“The secret of life, though, is to fall seven times and to get up eight times.” — Paulo Coelho, The Alchemist

Human beings are not immune to suffering and hardship. At some point in our lives, we will likely experience the pain of loss, hurt, or trauma. When disaster strikes, how do people move forward? How do they survive? What can we learn from individuals who have experienced intense suffering and move on to live fulfilling lives?

People all over the world have experienced trauma. Wars, genocide, poverty, natural disasters and terrorism have visited almost every country on the planet. Yet, nations, communities, and individuals have survived. Can we take a lesson from those who experience trauma and emerge stronger on the other side? What qualities do they have that allow them to experience suffering and then move forward with their lives?

Edison Pena is one such example. In 2010, Pena was one of 33 Chileans who became trapped in a collapsed mine for 69 days. He experienced the horror of not being able to escape and in his own words, described the mine as a “living hell.” During the first few days after the accident, Pena found himself feeling sick and reaching his emotional breaking point. It was then that he made the decision to start running. Facing 90 degree heat and humidity, he committed to 3–6 miles per day and ran to his favorite songs by Elvis Presley on his iPod. Pena recruited another miner to start running with him and quickly earned the nickname “the runner.”

Less than three weeks after his rescue, Edison Pena completed the New York City marathon. His intention was to motivate people and “convince them they can do what they set out to do in life.”

How did Pena survive trauma and go on to complete this stunning achievement? One word — resilience.

Resilience is the virtue that enables people to bounce back from hardship and become better. Pain, fear and suffering are an inevitable part of the human experience but it’s the choice we make to be resilient that can differentiate the outcome. Resilience is not something that comes naturally, it’s not easy, but anyone can cultivate it with an intentional choice.

How do we become resilient? Do we learn it? Sort of. We can read about it, but it’s a virtue that requires commitment and action. We can cultivate resilience in four ways: 1. Focus, 2. Feeling, 3. Model, and 4. Practice.

The first way seems simple. Make a choice to focus on the positive. Set an intention. Commit. Reframe your story and find a positive way to move forward. Law of attraction states that what you focus on expands. Try to focus on the good of what comes next and less on the pain of the past (keep in mind that I am not telling you to ignore your feelings — more to come on that). Every day when you wake up, remind yourself of your focus and don’t beat yourself up when you slip into a ‘downward spiral’. Just focus again on your intention the next day.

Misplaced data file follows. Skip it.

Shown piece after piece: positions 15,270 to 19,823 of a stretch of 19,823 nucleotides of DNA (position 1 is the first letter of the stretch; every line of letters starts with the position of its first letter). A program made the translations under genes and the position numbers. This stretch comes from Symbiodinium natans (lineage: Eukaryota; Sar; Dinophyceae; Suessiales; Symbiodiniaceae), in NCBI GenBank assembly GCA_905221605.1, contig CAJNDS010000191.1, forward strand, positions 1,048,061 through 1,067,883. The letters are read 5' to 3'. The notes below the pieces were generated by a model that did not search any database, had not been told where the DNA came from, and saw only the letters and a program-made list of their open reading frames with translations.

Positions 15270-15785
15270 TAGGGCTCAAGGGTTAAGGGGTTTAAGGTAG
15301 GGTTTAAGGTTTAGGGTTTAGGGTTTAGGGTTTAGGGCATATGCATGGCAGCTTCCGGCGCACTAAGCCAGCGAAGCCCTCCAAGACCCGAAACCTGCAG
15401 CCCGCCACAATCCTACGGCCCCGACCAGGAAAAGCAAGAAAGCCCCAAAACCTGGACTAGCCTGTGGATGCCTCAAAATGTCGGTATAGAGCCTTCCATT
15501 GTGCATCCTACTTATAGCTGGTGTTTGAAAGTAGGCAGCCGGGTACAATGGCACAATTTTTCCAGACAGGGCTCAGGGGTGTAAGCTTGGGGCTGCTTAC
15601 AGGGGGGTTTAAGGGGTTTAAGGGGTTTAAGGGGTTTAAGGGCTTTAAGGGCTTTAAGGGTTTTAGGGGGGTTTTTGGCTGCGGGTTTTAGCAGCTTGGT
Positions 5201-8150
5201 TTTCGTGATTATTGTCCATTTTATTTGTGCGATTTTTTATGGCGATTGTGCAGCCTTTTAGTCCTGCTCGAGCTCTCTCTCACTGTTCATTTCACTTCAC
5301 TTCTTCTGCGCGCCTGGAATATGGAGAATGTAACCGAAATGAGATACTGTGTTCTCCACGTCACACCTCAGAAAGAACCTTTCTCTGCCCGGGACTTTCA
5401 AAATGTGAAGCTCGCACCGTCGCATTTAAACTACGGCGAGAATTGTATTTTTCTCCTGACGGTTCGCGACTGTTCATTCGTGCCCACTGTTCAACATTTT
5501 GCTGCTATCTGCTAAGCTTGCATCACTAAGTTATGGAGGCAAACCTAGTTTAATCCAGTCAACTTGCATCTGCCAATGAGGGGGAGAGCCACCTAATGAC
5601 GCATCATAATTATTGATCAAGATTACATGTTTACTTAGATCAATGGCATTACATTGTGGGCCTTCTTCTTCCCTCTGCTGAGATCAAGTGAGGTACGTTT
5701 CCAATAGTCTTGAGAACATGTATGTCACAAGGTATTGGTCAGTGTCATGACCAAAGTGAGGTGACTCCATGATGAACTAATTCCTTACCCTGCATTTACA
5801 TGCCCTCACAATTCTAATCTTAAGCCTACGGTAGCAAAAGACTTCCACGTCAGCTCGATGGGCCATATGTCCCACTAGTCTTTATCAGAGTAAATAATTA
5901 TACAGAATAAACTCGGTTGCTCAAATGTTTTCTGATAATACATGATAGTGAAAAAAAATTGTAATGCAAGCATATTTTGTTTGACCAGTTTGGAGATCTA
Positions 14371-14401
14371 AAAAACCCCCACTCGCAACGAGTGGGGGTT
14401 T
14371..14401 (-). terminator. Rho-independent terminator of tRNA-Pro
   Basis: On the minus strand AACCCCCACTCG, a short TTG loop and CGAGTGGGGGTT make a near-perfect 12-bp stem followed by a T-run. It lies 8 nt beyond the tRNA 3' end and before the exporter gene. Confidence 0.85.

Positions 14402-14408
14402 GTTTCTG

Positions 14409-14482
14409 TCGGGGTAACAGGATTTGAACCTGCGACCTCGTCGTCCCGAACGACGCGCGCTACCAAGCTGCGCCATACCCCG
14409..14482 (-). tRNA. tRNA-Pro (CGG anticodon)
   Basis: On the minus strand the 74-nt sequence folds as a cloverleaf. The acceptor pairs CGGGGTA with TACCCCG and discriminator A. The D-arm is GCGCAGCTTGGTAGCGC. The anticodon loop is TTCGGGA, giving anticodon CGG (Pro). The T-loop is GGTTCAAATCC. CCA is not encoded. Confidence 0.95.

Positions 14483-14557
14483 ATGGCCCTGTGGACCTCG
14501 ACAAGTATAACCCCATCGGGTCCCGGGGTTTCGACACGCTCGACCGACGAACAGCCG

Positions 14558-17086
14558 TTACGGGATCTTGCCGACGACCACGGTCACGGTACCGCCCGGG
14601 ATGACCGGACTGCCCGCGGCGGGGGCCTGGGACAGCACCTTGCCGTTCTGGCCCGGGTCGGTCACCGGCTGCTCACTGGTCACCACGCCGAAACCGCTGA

The second way to become resilient is to honor your feelings — first the uncomfortable, then the comfortable. In order to process pain and grief, it’s important to experience the feelings. Cry, get angry, exercise, create — anything to let it out. It’s not good for you to keep it inside. Intense emotions emerge eventually. Once you feel lighter, conjure your desired feelings. For most people, this is joy and love. You can do this by focusing on activities or people that ‘light you up’, or simply meditating or visualizing something that helps conjure those feelings. Again, law of attraction states that like attracts like. When you feel more joy, you’ll notice joyful people and experiences will come into your life.

Next, seek out a mentor or role model. Studies show that a single person can make a difference in your life. Many adults fondly recall one teacher who encouraged them to follow their dreams and believe in themselves. One of the most famous examples of resilience, Oprah Winfrey, stated “my father turned my life around by insisting that I be more than I was. His love of learning showed me the way.” Find a role model. Connect. Believe what they say about you. Use their words to motivate you.

Finally, and most importantly, practice. Don’t expect the clarity to come all at once. Learning a new skill requires patience and commitment. Cultivate resilience through daily practice. Meditate, journal, set intentions, and make time for joy.

Is resilience one way for individuals, communities and even countries, to move through hardship? I believe it’s the ONLY way. With resilience brings joy, hope and love. If we can cultivate it individually, it will naturally spread to the people around us every single day. How about that for a domino effect?

Originally published at medium.com